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Wisconsin Takes On PFAS Groundwater Contamination

City, State Officials Call For Stronger Regulation Of Hazardous Contaminants

a water tower stands above a residential neighborhood
In this Aug. 1, 2018 photo, a water tower stands above a residential neighborhood in Horsham, Pa. In Horsham and surrounding towns in eastern Pennsylvania, and at other sites around the U.S., the foams once used routinely in firefighting training at military bases contained per-and polyfluoroalkyl substances, or PFAS. EPA testing between 2013 and 2015 found significant amounts of PFAS in public water supplies in 33 U.S. states. Matt Rourke/AP Photo

Concerns are bubbling up over contaminated drinking water in some Wisconsin municipalities, leading officials to take action.

The contaminants are per- and poly-fluorinated compounds, a class of more than 3,000 related chemicals known collectively as PFAS. They’re present in household items such as non-stick cookware and food packaging, as well as firefighting foam.

PFAS exposure presents a health hazard; some studies have shown that certain PFAS compounds may increase cholesterol, reduce fertility in women, impact the immune system, increase cancer risk and more, according to the Centers for Disease Control and Prevention’s toxicology agency. Because humans cannot metabolize these compounds, exposure accumulates over time.

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The federal government doesn’t regulate the compounds.

In 2016, the U.S. Environmental Protection Agency established a health advisory for two of the most commonly used PFAS compounds, PFOA and PFOS. They advise that the combined concentration of these compounds should fall below the 70 parts per trillion threshold for drinking water. However, the advisory is non-enforceable.

Some worry that advisory level is still too high. Vermont has a 20 parts per trillion enforceable standard for drinking water. And Wisconsin is looking into establishing a standard of its own.

Wisconsinites have paid more attention to PFAS in the past few years. In recent weeks, the compounds have made headlines in and around Madison and Marinette as officials and residents push for change.

In 2017 in Madison, two wells tested positive for PFAS, though in amounts well below the EPA’s guideline. Well 15 is located off East Washington Avenue, and showed higher concentrations, and well 16 is on Mineral Point Road. Groundwater contamination near Marinette comes from the Tyco Fire Protection Products facility.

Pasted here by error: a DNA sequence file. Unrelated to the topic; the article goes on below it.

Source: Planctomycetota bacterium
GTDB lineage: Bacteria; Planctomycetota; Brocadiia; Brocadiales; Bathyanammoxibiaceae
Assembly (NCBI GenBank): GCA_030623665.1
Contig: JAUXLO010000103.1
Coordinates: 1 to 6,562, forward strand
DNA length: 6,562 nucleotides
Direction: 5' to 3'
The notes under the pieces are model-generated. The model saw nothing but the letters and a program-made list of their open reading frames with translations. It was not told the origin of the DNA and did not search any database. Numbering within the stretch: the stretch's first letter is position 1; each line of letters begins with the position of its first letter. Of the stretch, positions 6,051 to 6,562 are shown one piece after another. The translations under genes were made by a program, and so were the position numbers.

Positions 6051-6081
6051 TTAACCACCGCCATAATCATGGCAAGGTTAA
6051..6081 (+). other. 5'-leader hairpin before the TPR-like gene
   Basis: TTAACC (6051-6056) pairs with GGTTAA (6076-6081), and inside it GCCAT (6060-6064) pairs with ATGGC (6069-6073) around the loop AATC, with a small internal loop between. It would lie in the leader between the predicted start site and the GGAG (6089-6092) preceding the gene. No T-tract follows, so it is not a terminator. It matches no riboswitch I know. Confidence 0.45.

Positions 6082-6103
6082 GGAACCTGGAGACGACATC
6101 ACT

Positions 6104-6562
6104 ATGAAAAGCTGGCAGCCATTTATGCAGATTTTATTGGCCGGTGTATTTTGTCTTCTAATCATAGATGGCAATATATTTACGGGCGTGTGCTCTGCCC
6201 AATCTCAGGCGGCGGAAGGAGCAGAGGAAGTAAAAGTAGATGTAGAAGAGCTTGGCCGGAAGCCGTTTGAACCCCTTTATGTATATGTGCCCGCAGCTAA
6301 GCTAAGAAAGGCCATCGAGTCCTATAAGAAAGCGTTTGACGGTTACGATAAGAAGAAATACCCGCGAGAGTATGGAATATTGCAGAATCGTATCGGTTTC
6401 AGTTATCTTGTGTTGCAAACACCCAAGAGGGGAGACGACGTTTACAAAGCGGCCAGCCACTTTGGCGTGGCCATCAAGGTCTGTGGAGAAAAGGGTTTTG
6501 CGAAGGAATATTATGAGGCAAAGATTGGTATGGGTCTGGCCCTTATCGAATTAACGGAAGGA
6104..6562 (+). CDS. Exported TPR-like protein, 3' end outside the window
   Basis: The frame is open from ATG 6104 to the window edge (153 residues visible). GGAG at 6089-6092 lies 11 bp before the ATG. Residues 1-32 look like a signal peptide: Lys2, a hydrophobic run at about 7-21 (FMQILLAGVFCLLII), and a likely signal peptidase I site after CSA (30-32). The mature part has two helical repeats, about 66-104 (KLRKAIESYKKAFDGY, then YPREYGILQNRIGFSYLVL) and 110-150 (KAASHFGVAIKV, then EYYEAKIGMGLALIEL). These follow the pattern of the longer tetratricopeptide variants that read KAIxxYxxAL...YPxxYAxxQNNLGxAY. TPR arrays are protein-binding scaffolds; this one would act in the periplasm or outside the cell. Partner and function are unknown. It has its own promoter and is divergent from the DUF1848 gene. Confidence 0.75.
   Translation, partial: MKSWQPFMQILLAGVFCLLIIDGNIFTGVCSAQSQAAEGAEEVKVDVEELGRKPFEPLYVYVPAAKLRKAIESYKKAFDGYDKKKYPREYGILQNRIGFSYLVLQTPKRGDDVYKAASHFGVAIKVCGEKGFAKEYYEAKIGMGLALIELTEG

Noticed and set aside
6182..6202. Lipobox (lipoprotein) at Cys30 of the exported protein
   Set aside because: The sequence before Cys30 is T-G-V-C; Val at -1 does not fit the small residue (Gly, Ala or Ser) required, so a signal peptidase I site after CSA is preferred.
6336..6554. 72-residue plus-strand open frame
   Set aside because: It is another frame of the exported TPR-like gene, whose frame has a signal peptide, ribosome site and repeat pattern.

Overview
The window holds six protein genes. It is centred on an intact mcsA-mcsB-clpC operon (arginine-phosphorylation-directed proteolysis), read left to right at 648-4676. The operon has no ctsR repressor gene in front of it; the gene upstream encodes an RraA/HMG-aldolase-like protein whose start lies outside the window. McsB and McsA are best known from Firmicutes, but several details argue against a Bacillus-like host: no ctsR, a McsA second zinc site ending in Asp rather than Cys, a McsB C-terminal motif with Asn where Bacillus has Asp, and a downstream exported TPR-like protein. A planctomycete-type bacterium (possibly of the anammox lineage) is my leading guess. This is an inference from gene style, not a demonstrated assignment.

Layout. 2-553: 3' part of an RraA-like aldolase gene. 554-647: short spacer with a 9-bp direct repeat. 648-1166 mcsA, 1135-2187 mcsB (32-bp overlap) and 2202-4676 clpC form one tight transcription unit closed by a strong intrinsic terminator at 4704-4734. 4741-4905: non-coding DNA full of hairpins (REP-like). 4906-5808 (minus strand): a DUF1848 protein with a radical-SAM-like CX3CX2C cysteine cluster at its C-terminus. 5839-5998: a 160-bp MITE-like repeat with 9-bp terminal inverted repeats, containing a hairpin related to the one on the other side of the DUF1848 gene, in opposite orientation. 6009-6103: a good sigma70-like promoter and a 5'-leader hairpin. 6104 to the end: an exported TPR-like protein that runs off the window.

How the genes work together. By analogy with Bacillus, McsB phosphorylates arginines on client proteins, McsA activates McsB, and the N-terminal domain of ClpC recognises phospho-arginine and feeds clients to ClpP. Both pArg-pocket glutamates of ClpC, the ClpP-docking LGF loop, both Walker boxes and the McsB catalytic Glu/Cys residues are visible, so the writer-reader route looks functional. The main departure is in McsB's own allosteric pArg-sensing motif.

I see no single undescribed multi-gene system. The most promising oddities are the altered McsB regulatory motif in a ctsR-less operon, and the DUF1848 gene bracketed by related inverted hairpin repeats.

“The problem with that is that no one is really sure that the established limit set by the EPA is indeed current or correct enough to prohibit harm to human health,” said Lauren Cnare, president of the Madison Water Utility Board.

Well 15 showed a higher number of compounds than well 16 and is located near the Truax Air National Guard Base, which officials believe to be the source of contamination. Testing at well 15 previously occurred semi-annually, but the city began monthly testing in February.

Madison Mayor Paul Soglin sent a letter to Capt. Matthew Shaw at the base in November, asking the Guard to expand their investigation into PFAS groundwater contamination.

“The Madison community wants PFAS-free drinking water,” Soglin wrote.

Some residents also called for increased testing and voiced concerns about health risks, including at a meeting of the Madison Water Utility Board last Tuesday. There, the board resolved to increase protections and regulations of PFAS through six measures:

  • They will seek to test all 23 municipal wells in Madison, which will likely cost between $7,000 and $10,000.

  • They asked Public Health Madison Dane County to provide support and information to vulnerable populations serviced by a contaminated well, such as families with young children.

  • They asked Public Health Madison Dane County to contact health officials in states with drinking water PFAS standards, such as Minnesota and New Jersey.

  • They will write to Wisconsin’s congressional representatives requesting funds to develop plans for a groundwater study and remediation efforts at the Truax Air Field.

  • They will develop a contingency plan for shutting down wells 15 and 16, which tested positive for PFAS contamination.